Difference Between Assessable Income & Taxable Income

The Internal Revenue Service outlines four types of income categories. Gross income is your total income from all sources. Assessable income is what you earn from passive activities along with your employment income. Non-taxable income is exempt from federal income taxation. Taxable income is the amount that you’re taxed on after subtracting your tax credits and deduction. Increasing your non-taxable income sources is a way to help lower your tax bill.

Assessable Income

Assessable income is all the income you earn for the tax year. The IRS considers your wages, salary and commissions along with bonuses, awards, cost-of-living allowances, contributions to nonqualified deferred compensation plans and employee fringe benefits as assessable income. Rental property income, royalties, partnership and S corporation earnings is also included in the assessable income category. The IRS considers disability payments, sickness and injury benefits, unemployment benefits and life insurance proceeds as assessable income.

Non-Taxable Income

Two different types of income can originate from the same source. A good example of this is life insurance proceeds. A loan from your insurance policy in excess of the premiums you paid is taxable, but the proceeds you receive when someone dies are not taxable. Other types of non-taxable income include child support payments, workers’ compensation benefits, welfare benefits and cash rebates from a dealer or manufacturer. Qualifying adoption expenses, gifts and inheritances, and compensation awards for sickness and injuries are also non-taxable income.

Taxable Income

Taxable income is all the income you earn that doesn’t fall into an IRS non-taxable category. Along with wages, the IRS considers tip income, gambling winnings, dividends, interest, and life insurance loan proceeds in excess of paid premiums taxable income. Capital gains and losses, pensions and annuities, bartering income, farming and fishing income, passive activity income and losses, and stock options are all taxable. Scholarships, fellowship grants, Social Security and Railroad Retirement benefits, lump-sum distributions and retirement plan rollovers are considered taxable income.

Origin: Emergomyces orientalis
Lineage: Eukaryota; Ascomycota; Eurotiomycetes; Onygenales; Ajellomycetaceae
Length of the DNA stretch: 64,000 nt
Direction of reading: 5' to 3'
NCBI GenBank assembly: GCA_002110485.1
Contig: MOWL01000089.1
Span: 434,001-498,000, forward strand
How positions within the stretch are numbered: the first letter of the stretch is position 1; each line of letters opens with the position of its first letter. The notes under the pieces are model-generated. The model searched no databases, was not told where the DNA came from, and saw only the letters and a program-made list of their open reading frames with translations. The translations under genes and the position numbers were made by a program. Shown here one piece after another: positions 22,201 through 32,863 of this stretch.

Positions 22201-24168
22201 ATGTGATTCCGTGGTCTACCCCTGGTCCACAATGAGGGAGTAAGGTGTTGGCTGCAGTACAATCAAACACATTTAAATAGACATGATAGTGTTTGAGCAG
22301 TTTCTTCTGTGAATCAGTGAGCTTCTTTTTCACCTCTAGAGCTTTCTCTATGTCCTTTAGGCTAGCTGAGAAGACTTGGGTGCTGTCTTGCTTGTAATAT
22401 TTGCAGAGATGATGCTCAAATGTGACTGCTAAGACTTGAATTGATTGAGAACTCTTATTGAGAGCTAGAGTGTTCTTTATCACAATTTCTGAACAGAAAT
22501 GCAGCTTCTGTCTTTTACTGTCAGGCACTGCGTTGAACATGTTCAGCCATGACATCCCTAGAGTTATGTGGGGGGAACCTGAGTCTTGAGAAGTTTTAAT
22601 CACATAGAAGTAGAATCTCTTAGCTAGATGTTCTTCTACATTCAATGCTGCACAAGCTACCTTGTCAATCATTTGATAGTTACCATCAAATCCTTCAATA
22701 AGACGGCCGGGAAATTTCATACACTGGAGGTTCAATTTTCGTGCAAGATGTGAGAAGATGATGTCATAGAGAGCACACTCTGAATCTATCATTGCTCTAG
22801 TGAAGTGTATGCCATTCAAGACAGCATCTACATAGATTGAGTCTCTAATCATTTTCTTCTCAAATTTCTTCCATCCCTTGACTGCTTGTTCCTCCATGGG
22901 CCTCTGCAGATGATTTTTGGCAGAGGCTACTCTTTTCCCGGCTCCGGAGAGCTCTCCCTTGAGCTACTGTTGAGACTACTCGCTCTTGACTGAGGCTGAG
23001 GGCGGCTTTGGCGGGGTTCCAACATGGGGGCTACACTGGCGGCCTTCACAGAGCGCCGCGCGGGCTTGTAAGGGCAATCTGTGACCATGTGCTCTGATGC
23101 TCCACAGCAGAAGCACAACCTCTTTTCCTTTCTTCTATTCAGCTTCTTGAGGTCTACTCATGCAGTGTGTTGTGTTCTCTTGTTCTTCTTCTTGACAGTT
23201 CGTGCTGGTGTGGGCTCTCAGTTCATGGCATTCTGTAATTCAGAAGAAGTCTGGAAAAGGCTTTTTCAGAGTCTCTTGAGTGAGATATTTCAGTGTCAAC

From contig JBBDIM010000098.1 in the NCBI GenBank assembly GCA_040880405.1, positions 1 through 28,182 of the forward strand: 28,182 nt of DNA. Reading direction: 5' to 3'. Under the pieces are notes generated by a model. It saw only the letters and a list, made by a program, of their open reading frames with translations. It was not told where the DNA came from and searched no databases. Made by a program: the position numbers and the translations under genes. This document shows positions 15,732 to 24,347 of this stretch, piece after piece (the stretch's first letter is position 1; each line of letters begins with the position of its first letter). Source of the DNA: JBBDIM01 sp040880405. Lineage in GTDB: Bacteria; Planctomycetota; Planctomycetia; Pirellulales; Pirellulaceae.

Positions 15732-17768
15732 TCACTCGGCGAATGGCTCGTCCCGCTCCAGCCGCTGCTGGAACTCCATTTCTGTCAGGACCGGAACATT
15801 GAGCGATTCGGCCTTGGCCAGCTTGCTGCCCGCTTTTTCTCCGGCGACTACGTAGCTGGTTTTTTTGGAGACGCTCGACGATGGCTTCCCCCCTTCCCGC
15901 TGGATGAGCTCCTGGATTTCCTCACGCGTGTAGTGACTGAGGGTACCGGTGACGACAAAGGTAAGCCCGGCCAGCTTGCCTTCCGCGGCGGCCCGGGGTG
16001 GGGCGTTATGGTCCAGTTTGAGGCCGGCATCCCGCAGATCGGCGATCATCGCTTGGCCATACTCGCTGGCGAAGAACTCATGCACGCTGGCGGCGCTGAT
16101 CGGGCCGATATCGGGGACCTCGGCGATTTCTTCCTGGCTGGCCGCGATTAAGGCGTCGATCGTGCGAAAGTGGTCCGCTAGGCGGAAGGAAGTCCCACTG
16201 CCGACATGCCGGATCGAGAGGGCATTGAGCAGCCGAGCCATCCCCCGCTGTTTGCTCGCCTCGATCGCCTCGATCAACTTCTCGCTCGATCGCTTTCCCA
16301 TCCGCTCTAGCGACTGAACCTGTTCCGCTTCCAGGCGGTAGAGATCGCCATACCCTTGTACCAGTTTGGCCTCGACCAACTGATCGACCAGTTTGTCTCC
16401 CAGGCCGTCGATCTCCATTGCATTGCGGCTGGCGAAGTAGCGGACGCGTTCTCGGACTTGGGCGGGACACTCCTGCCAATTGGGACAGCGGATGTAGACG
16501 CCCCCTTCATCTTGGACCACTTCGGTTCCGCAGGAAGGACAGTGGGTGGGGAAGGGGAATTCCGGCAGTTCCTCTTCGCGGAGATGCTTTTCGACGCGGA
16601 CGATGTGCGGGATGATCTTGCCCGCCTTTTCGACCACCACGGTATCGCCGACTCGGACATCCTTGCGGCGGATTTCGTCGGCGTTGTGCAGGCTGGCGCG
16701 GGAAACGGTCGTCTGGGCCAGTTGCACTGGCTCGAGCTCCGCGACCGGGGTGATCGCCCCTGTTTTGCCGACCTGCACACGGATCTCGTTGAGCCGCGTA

Reducing Your Taxable Income

You can use income tax credits and tax deductions to legally reduce your tax bill. IRS credits including the Earned Income Credit, Child and Dependent Care Credit, Adoption Credit, Retirement Savings Contribution Credit and the Repayment of the First-Time Home Buyer Credit can reduce your taxable income on a dollar for dollar basis. You can take the standard deduction or deduct the home mortgage points, mortgage interest, educational expenses and medical and dental expenses you paid on Schedule A. The IRS gives you the option of using the greater of your itemized deductions or the standard deduction to further reduce your taxable income.

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About the Author

Based in St. Petersburg, Fla., Karen Rogers covers the financial markets for several online publications. She received a bachelor's degree in business administration from the University of South Florida.

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